The journal talks about the factors that adolescents face in divorced or intact families. Those factors include a loss of income, parental conflicts, adjustments made within discipline, and parent’s involvement with parents. The loss of income can provide frustration for children if the family has to move to a different neighborhood or school. The change in environment makes for a higher risk of the child actually internalizing and externalizing problems. The stress can be seen in the parents as well, which makes for a negative atmosphere within the household.
Fagan, Patrick F. and Robert Rector. “The Effects of Divorce on America.” World and 1. (Oct 2000): 15.10. Expanded Academic ASAP. Thomson Gale. Randolph-Macon College. 22 February 2006.
The article “The Effects of Divorce on America,” states that divorce is hurting the society of America, and is devastating the lives of our children. Research has shown that the effects of divorce will continue into adulthood, and then become apart of the next generation. They point fingers at society because they still embrace divorce through laws, and sending the message that it is okay. The article pinpoints specific examples that show how divorce affects children. The argument that the article really holds to is that if we do not do anything about divorce in America, we will continue into a downward spiral of social decay. Later on in the article, they suggest that Congress should step in and take care of the problem. They hope to attain a number that will allow divorce to be reduced by 1/3 percent. Congress wants to get the divorce rate back to the number it was in the 1970’s.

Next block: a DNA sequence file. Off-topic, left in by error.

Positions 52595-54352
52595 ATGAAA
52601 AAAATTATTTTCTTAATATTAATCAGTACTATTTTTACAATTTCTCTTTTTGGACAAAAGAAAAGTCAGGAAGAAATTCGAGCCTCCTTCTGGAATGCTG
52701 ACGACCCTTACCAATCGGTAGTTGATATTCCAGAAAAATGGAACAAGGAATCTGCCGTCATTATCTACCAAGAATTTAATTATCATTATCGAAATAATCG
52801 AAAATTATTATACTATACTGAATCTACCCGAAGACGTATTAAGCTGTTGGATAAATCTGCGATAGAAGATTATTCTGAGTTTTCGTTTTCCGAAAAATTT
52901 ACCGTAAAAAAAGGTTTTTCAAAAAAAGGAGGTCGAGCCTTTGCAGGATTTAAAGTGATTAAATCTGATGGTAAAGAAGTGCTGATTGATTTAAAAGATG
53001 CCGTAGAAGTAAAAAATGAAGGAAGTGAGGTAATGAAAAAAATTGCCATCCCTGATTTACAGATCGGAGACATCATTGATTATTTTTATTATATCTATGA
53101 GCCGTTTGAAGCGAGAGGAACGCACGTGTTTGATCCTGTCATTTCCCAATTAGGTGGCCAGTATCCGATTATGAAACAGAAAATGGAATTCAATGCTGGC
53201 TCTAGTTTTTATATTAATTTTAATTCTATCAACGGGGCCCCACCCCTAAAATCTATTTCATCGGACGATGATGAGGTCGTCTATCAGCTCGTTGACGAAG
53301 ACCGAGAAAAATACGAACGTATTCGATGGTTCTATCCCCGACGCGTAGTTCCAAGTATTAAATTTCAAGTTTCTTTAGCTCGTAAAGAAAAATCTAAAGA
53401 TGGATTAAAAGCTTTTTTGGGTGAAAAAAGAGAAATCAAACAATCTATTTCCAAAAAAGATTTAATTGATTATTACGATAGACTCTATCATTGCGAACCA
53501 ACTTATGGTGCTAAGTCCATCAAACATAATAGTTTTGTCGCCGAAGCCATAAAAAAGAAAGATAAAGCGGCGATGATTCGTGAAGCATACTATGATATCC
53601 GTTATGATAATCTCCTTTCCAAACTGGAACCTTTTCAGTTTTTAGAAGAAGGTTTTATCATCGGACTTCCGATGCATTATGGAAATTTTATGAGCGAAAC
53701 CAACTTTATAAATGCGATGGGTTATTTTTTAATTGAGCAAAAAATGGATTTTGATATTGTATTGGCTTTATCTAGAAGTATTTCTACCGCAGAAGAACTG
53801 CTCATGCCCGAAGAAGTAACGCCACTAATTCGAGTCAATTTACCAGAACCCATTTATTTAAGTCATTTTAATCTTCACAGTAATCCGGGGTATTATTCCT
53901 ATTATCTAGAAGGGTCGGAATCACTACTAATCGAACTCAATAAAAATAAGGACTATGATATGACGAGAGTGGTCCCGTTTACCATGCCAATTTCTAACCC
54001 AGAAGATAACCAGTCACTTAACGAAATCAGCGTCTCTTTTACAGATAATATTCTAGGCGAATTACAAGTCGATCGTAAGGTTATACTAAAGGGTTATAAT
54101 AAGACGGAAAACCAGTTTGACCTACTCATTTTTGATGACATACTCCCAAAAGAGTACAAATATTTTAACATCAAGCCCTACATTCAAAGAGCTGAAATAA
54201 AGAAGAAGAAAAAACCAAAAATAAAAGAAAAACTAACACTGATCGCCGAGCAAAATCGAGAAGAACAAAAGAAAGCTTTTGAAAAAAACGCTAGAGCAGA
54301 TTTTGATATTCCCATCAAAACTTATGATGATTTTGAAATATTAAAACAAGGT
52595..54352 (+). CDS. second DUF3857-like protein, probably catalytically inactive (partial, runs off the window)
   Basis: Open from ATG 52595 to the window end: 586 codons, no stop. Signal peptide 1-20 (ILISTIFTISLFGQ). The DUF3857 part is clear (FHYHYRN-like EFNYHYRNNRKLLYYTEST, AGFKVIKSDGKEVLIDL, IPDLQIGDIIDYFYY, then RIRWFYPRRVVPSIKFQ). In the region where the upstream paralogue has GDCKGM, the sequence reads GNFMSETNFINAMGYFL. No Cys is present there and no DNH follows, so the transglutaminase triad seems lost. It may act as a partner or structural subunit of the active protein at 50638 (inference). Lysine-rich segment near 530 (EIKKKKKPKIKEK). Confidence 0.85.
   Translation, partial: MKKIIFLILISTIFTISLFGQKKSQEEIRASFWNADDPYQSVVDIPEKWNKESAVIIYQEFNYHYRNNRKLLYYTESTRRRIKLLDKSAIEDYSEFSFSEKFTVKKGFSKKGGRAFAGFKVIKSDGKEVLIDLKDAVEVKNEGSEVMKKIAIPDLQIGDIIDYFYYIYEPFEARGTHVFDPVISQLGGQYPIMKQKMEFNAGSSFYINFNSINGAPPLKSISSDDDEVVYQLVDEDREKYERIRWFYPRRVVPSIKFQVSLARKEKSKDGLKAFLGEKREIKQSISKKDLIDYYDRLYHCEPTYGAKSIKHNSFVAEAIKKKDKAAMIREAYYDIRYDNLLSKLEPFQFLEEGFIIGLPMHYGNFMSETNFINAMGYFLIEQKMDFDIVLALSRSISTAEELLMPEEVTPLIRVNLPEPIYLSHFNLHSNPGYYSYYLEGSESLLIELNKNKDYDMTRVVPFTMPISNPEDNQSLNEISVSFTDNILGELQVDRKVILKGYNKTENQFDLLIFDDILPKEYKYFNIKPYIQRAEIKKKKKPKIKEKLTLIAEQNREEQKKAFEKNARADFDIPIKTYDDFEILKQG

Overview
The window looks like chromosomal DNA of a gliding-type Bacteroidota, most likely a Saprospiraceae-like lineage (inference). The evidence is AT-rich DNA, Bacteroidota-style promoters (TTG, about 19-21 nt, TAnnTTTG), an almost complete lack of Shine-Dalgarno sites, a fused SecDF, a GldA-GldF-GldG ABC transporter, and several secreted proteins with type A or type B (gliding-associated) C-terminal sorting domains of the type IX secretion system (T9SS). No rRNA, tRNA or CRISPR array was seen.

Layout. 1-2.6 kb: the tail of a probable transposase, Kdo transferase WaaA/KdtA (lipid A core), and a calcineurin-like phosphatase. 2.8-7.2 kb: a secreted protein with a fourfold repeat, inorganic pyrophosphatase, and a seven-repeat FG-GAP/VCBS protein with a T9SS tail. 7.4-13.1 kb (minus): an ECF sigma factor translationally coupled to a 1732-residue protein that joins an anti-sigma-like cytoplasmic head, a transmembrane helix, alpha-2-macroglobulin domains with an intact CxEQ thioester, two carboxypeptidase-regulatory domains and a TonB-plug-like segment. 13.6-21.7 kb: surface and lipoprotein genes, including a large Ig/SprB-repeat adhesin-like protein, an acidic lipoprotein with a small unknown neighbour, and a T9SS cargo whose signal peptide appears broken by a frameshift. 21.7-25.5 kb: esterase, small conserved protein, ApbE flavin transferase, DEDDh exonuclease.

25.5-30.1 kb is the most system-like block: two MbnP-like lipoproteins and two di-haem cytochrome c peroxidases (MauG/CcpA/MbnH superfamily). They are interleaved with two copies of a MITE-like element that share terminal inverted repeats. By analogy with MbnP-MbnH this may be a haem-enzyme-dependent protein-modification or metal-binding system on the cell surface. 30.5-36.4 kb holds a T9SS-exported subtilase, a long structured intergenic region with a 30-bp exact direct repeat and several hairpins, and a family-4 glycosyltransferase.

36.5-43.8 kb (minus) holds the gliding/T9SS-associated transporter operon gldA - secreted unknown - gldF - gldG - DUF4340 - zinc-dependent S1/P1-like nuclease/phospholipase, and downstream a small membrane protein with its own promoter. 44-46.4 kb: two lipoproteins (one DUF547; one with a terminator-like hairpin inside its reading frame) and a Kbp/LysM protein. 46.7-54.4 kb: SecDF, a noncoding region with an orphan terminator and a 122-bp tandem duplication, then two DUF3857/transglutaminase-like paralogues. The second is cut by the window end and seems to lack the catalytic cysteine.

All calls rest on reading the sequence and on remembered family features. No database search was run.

“family, sociology of” A Dictionary of Sociology. John Scott and Gordon Marshall. Oxford University Press 2005. Oxford Reference Online. Oxford University Press. Randolph-Macon College. 27 February 2006. http://oxfordreference.com/views/ENTRY.html?subview=Main&entry=t88.e807
This dictionary of sociology really expressed the fact that a “family is an intimate domestic group made up of people related to one another by bonds of blood, sexual mating, or legal ties” It made it clear that the beliefs of the systems of family are changing as we are starting to understand the diversity of family life. I think that his definition will really help because it opens the audience’s eyes to perceiving family in a different way, which to some people is hard. I think this definition will be helpful in order to tune in the children that have not experienced divorce first hand.